Recently, there has been an increased awareness about the existence of problems such as alcohol and drug abuse in the Jewish community. Although awareness is extremely important and is the first step in treatment, it is equally important to respect a child’s right for privacy. With open communication, parents will not feel the need to search a child’s room or listen in to telephone conversations.

Use the following links to educate yourself about your child’s right to have privacy. Learn how to balance safety and privacy, and find out where you can get help.

Frequently Asked Links

How can a GPS keep kids safe?

Do parents have the right to track their children with a GPS?

Should parents eavesdrop on their children’s phone conversations?

Can I read my child’s diary to find out information?

What are some of the dangers of searching a child’s room?

Can I break my child’s trust in order to help her?

By Rabbi Yakov Horowitz

Why do teens need privacy?

How can I balance my teen’s safety and his right to privacy?

How can I balance teen privacy and internet monitoring?

How much privacy do teens need?

Should teens have their own rooms?

By Rabbi Yakov Horowitz

Can parents set limits to a teen’s demands for privacy?

Related Articles

What should I do if I suspect my child is doing drugs?

Compiled by

Connecting With Your Preteen
As your preteen becomes more independent, staying connected may seem like more of a challenge. However, it is as important as ever – maybe even more so now. Here are some tips.

Talking to Your Child About Drugs
Just as you inoculate your kids against illnesses like measles, you can help "immunize" them against drug use by giving them the facts now.

A Parent's Guide to Surviving the Teen Years

You have lived through 2 AM feedings, toddler temper tantrums, and the back-to-school blues. So why is the word "teenager" causing you so much anxiety?


Parenting Resources for the Jewish Community

Compiled by Rabbi Yakov Horowitz

American Psychological Association (APA)
The APA provides information and education about a variety of mental health issues for people of all ages.

American Academy of Pediatrics (AAP)
The AAP is committed to the health and well-being of infants, adolescents, and young adults. The website offers news articles and tips on health for families., developed by the U.S. Office on Women's Health, offers girls between the ages of 10 and 16 information about growing up, food and fitness, and relationships.

National Center for Missing and Exploited Children
The National Center for Missing & Exploited Children’s (NCMEC) mission is to help prevent child abduction and sexual exploitation; help find missing children; and assist victims of child abduction and sexual exploitation, their families, and the professionals who serve them. Among their many activities, NCMEC also operates a CyberTipline that the public may use to report Internet-related child sexual exploitation.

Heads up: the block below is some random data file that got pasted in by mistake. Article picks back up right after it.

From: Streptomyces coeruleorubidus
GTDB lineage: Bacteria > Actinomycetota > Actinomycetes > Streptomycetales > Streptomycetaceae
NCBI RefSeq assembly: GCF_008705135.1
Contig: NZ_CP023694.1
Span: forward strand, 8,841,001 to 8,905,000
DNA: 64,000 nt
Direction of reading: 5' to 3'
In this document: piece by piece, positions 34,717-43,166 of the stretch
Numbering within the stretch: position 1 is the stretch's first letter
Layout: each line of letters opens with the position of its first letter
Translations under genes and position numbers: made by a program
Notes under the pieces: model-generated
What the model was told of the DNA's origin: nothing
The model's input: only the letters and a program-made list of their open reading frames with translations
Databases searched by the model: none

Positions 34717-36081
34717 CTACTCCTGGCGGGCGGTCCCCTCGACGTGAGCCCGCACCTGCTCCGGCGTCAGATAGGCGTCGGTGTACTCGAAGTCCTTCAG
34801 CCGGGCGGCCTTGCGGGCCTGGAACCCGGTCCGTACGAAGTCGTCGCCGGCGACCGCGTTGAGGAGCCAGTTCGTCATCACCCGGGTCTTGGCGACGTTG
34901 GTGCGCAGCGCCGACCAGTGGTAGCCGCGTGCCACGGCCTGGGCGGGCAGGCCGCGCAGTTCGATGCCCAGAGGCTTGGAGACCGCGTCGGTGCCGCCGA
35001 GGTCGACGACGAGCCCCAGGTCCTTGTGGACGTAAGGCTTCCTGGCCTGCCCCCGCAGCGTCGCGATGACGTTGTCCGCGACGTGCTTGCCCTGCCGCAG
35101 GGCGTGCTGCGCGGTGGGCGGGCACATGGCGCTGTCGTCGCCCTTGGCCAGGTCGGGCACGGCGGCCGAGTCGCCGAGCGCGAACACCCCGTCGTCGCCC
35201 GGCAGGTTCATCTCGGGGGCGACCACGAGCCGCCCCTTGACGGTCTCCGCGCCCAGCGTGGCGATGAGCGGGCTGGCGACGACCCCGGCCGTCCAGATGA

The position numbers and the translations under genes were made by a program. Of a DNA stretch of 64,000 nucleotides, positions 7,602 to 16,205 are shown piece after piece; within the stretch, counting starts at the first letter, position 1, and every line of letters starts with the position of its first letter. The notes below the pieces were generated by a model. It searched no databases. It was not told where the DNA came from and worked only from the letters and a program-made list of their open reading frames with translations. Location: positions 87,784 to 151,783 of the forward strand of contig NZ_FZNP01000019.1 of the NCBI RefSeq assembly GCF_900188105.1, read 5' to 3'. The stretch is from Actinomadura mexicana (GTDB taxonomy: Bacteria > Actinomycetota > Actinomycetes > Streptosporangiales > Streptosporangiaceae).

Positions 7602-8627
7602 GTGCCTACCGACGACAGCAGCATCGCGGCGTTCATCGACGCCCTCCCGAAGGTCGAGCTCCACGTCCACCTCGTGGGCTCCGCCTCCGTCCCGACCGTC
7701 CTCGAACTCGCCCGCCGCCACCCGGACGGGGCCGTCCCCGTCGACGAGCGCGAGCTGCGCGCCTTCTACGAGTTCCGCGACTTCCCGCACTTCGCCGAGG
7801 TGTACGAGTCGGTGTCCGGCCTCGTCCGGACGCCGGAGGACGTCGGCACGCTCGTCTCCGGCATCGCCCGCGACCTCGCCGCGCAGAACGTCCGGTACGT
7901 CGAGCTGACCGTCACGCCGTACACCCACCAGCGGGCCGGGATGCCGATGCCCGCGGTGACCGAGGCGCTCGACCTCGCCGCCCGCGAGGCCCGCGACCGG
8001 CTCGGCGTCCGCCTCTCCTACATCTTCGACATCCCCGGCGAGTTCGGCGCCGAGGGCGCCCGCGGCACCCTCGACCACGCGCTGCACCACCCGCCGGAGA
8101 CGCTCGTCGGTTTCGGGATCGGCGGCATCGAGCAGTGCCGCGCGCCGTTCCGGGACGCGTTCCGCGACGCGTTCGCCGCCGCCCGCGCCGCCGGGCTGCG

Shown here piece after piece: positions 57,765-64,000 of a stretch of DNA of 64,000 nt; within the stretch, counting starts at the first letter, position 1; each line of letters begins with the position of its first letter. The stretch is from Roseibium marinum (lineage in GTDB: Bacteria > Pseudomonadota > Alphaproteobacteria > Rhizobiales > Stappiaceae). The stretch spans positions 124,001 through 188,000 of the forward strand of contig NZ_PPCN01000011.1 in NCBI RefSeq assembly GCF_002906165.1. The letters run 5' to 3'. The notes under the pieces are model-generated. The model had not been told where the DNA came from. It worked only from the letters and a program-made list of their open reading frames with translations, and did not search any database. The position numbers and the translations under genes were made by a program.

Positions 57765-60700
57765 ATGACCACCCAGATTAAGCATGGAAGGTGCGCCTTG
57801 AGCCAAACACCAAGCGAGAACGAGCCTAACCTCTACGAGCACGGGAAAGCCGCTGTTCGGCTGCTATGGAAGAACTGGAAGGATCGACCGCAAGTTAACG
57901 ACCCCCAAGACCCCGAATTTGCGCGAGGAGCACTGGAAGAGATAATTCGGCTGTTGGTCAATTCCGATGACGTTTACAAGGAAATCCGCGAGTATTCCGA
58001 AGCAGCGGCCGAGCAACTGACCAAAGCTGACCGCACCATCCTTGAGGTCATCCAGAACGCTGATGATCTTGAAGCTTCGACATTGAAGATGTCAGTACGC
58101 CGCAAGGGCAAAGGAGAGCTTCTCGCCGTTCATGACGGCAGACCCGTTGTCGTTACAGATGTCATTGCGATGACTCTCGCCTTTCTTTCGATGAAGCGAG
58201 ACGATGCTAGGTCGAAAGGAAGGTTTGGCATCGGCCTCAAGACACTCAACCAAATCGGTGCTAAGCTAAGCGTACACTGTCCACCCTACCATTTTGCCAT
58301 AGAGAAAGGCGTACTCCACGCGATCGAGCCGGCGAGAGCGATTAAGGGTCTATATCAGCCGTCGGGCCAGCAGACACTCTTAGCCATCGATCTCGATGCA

To sign up for Rabbi Horowitz’s weekly emails, please click here.

Reader's Comments:      Rating & Comments Policy      Rate & Write a Comment!
 Average Rating:       Not Rated Yet
Subscribe to this Article
(by subscribing you will receive email notification
when new comments are posted)
There are no comments yet. Click above to write the first comment.
Dear Readers:

Please visit our Parenting Resource listing to learn about agencies and services that you can make use of. If you know of an agency that can be of assistance to others, kindly drop an email to our site administrator at and pass along the information to him.

I ask that you please consider supporting the work we are doing to improve the lives of our children. Click on these links to learn more about our teen and parent mentoring program that serves hundreds of teens and their families, or our KESHER program, now in 20 schools in 4 states. Your financial support can allow us to expand these services and help more children.

If you believe in the governing principles of this website – to help effect positive change through the candid discussions of the real issues we collectively face, please consider becoming a daily, weekly or monthly sponsor of this website and help defray the costs of it’s maintenance.

Working with Families and Educators on Behalf of our Children

This site is managed by The Center for Jewish Family Life, Inc., 56 Briarcliff Drive, Monsey, NY 10952
Project Y.E.S. was founded by Agudath Israel of America
The Center for Jewish Family Life/Project YES - 56 Briarcliff Drive, Monsey, NY 10952 (845) 352-7100 ext. 114 Fax: (845) 352-9593